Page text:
Field officers deliver a range of activities that help maintain and improve the condition of the Reef.
Their work contributes to protecting marine and island habitats and vulnerable species and restoring ecosystems to their natural state. For example, planned burns maintain the ecological function of island ecosystems. This helps prevent wildfire and contributes to pest animal and weed management, protecting the natural integrity of islands.
Field officers conduct regular surveys of the Reef and collect and report information on vulnerable species through activities such as turtle nesting surveys and coastal bird monitoring.
For example, the Coastal Bird Monitoring Strategy has tested innovative remote sensing and audio recordings to monitor coastal birds on Michaelmas and Capricornia Cays.
Field Management officers undertake reef health and impact surveys, a quantifiable survey method that assesses reef health in a series of five-metre radius circles. It provides a snapshot of reef health at any time on any reef.
This information helps the Great Barrier Reef Marine Park Authority and the Queensland Parks and Wildlife Service understand the current health of the environment and track changes over time to most effectively target management activities to address emerging issues.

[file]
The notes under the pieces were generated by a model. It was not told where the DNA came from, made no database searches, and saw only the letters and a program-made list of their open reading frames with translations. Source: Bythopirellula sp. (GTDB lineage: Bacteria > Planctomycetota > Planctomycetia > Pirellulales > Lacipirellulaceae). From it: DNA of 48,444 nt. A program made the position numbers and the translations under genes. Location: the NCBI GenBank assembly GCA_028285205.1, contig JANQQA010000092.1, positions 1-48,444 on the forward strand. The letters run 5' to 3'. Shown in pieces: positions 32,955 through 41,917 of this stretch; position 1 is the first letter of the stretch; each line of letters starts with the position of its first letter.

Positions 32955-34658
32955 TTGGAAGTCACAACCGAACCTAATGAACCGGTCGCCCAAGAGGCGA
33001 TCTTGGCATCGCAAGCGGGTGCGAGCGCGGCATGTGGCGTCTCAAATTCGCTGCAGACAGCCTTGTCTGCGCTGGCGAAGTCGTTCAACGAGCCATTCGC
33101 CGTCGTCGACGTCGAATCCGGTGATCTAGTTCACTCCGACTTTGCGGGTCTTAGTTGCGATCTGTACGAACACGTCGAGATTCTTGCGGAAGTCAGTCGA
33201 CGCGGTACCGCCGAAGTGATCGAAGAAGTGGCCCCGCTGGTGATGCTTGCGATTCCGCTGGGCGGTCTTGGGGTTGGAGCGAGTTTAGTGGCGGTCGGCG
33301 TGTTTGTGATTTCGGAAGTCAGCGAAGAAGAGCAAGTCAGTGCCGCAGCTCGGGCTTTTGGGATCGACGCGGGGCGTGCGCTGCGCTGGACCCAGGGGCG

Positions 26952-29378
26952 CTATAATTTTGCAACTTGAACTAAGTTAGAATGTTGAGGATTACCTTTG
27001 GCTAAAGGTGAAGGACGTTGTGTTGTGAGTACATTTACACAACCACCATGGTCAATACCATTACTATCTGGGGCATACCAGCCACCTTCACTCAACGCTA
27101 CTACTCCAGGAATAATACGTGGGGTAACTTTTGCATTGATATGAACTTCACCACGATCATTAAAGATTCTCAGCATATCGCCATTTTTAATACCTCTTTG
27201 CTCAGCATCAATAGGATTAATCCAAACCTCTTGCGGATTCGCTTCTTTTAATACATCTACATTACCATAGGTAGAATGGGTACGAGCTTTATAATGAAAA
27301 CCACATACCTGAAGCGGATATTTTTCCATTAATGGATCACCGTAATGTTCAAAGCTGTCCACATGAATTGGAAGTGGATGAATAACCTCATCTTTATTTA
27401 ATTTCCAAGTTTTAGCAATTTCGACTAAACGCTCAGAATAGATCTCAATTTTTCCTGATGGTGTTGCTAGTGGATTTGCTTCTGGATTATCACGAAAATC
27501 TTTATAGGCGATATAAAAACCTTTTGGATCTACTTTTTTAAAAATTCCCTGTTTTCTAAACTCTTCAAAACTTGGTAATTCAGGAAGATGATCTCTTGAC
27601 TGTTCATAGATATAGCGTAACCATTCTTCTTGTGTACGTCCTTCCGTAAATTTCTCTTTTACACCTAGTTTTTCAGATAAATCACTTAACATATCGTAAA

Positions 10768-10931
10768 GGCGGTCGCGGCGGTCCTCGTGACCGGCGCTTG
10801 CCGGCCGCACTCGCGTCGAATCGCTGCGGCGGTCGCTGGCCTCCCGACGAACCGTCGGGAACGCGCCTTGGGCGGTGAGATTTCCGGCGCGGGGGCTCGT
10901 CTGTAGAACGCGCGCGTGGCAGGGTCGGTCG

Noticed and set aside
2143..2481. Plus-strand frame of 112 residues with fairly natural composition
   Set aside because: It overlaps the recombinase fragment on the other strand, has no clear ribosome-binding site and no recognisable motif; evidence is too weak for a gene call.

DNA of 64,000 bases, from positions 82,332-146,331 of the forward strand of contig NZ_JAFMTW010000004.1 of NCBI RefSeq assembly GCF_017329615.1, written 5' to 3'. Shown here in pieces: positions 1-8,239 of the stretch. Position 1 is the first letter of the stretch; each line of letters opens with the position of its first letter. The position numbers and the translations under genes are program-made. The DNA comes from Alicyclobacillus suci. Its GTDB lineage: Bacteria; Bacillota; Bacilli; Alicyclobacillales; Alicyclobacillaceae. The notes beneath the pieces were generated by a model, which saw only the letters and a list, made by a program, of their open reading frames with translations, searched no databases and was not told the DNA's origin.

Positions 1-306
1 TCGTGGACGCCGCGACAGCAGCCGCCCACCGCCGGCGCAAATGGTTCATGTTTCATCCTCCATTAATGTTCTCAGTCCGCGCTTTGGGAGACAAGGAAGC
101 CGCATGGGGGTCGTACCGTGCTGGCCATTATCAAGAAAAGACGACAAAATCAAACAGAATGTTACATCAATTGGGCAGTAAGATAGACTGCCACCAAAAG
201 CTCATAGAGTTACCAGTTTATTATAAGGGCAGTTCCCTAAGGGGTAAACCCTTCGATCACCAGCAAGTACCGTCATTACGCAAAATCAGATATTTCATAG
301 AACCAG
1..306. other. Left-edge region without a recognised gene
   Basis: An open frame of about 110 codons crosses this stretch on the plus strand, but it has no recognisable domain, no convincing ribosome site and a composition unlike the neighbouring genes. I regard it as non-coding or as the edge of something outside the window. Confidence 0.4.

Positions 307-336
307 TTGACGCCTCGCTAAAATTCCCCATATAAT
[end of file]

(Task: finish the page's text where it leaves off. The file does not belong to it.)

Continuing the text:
The Field Management Program also manages cultural and Indigenous heritage on island national parks and Commonwealth-owned islands — this includes developing heritage management plans to protect significant sites and active maintenance and restoration at some locations.
Some of the key heritage sites in the Great Barrier Reef Marine Park include Magnetic Island’s World War II forts complex, Indigenous rock art on Stanley Island, Lady Elliot Island and Dent Island light stations and Low Isles.